After working at Xandros (Sept-Dec 2007, during the period when the first EeePC came out actually) HaaTa got himself a EeePC 701. One of the first things HaaTa did was get the Wacom tablet working on the 701.

Once getting back to classes in January 2008, HaaTa attempted to use the setup he had been using on his laptop for taking notes on the EeePC 701. Now this works, but you really don't have the screen real-estate for full IDE. So HaaTa became interested in QuillTex again, but this time also focusing on a minimal GUI.

Now HaaTa likes to tinker with OS's alot, so one of the things he made was a custom minimal live cd of Fedora 8 for the EeePC 701 with WMII as the window manager. At this point HaaTa started liking tiling based window managers more and more, as it improves work flow, don't need a mouse, and use very little screen real-estate. Yet, rather than looking to give QuillTex a tiling based control scheme (right away), HaaTa wanted something else. A terminal inside QuillTex.

One of the main features of QFS 2 was that it had an integrated terminal (xterm). Unfortunately this caused so many issues to get working properly with focus (and HaaTa's computer died), that HaaTa put the project aside for a while. (It turned out later, that it would be impossible to get focus support working properly with most terminals (xterm, urxvt) since they steal all keyboard events once they have focus, code changes would be necessary)

QFS 3 (QuillTex || Quintessentially)

After deciding to start QFS, HaaTa found something very useful (May 2008). A terminal written in only QT4, QTermWidget. Now QTermWidget, is Konsole (KDE4) rewritten to only use QT4 by e_k (JK).

For QF3 3 there were actually two distinct versions: List-based Widget tracking (first), and Layout-based Widget tracking.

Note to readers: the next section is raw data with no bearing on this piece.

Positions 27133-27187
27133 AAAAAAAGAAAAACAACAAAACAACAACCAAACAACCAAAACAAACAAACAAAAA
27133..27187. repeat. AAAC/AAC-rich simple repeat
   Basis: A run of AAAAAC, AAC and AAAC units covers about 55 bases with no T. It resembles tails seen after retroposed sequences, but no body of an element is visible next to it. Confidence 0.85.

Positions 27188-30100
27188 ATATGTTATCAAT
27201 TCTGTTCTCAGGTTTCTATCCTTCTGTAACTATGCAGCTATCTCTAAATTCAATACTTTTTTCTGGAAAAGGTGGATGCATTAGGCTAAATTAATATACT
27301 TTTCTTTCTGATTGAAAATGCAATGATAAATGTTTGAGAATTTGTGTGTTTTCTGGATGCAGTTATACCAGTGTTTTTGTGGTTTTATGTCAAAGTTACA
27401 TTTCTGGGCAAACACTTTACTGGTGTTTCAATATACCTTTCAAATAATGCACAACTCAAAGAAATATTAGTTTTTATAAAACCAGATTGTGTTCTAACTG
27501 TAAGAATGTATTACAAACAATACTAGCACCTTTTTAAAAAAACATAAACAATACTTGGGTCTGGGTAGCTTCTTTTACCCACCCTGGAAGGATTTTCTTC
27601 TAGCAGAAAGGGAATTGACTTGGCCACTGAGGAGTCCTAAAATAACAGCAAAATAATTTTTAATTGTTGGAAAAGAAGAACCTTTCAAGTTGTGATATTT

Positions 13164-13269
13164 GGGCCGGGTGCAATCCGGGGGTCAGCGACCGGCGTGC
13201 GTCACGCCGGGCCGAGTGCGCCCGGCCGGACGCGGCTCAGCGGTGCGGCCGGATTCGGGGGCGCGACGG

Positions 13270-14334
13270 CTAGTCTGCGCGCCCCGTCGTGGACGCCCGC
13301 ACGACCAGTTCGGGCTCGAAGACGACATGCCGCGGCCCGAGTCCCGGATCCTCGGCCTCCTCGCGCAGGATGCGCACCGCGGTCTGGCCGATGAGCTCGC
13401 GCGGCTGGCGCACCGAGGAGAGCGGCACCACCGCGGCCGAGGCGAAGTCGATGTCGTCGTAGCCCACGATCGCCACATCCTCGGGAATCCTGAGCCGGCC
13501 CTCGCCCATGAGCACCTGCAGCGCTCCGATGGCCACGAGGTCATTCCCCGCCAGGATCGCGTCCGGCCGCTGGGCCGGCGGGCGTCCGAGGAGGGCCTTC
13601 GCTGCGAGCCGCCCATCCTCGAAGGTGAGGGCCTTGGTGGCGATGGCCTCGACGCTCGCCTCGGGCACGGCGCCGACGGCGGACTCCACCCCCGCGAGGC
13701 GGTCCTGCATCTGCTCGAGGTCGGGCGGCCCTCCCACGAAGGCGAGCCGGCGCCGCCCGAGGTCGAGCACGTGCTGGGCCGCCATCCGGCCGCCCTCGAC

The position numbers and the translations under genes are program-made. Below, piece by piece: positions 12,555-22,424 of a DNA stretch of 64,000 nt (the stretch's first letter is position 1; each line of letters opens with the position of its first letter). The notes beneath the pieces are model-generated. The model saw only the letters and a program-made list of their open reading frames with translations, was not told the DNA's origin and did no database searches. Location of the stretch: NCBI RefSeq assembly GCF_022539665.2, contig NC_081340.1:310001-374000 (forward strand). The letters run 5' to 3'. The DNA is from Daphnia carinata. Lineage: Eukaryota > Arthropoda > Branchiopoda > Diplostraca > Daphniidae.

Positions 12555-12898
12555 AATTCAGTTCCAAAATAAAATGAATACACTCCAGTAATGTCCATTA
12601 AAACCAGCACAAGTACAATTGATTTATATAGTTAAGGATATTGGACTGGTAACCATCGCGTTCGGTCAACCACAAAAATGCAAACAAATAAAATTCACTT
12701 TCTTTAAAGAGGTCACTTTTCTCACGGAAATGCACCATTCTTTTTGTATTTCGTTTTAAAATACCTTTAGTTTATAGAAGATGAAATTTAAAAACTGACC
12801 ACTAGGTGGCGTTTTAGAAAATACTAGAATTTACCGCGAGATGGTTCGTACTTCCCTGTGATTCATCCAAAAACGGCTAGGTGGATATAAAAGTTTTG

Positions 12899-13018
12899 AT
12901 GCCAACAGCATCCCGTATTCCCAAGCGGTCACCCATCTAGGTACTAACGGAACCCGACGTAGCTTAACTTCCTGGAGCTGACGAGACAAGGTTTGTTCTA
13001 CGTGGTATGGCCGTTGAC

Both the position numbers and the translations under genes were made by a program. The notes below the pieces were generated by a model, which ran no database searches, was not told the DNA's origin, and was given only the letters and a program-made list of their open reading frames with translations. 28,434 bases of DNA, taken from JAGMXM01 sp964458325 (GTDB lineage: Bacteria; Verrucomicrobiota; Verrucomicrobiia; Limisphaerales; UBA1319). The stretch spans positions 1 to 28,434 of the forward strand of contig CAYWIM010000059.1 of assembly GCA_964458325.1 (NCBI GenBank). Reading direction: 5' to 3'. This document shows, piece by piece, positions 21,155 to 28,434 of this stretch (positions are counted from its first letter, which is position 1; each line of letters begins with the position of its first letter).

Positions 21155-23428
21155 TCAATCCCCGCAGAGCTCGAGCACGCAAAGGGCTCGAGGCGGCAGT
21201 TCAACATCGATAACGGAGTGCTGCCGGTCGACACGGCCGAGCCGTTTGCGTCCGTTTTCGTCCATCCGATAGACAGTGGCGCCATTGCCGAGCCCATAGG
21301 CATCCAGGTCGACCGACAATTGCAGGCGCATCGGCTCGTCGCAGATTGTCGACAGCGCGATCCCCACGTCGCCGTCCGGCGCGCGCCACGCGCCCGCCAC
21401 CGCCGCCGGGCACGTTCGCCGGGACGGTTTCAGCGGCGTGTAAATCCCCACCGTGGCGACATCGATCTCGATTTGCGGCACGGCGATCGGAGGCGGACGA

For the first version basic tiling control was achieved, albeit very very buggy. However, one of the main achievements for the first version was dynamic library loading. This allowed QFS 3 to load Widgets based upon a wrapper function, so one would not have to compile everything together just to use that particular Widget.

Now, HaaTa started to become very productive in the coding since he was now on am 8 month work term. Tiling options such as hiding, resizing, moving, and focus switching were more or less brought up to a usuable state. By this point HaaTa had managed to make a usable product (he was actually using it at work). However, a few big features (and lots of bugs remained).

This is when HaaTa, began trying out plans for a multi-window scheme. The first feature, switching focus control between windows was a success, and worked well. However, the horror that was widget swapping became the largest hurdle for the project (and was never really solved ideally, well till the next year).

Now, the idea was simple. Move one "active" widget (with the state intact) to a different window. By this point navigating around and through all of the dynamic libraries was starting to become painful (since they were an after thought with this revision). The code was only a few lines long, since all you really have to do is pass around a pointer... Now from the introduction so far you'd think it wouldn't work at all. That would be better, since HaaTa would've far less confused.

First when moving widgets would work. Open up two or more windows through QuillTex. Then start up a widget in the first window, and pass it to a window created afterwards. Yes, that's right the widget could only be passed to a window created after the window with the widget. You could not even pass the widget back. It would become segfault happy.

Needless to say HaaTa was very confused at this point. So HaaTa began to look into other means of inter-proces communication.

HaaTa first started looking within Qt for answers but came up to quite a road-block. He was able to send textual and binary data between applications, but not active C++ classes. After trying as many tricks as he could possibly think of, he then started to look at Shared Memory.

For those actually reading this far along, note that Shared Memory is a royal pain in the ass, and should nevert even be considered as an option for what HaaTa wanted to do.

Qt had a class to deal with shared memory, but it was severely lacking, and well didn't really work. HaaTa was able to send super simple data like, an int pointer and such, reliable through shared memory. But something like a generic QWidget derived class, just wasn't happening (segfault city).

The next resort HaaTa turned to was Boost. To make a long story short, this was a complete nightmare. HaaTa was able to manipulate the classes to do shared memory, but ran into problems in key areas.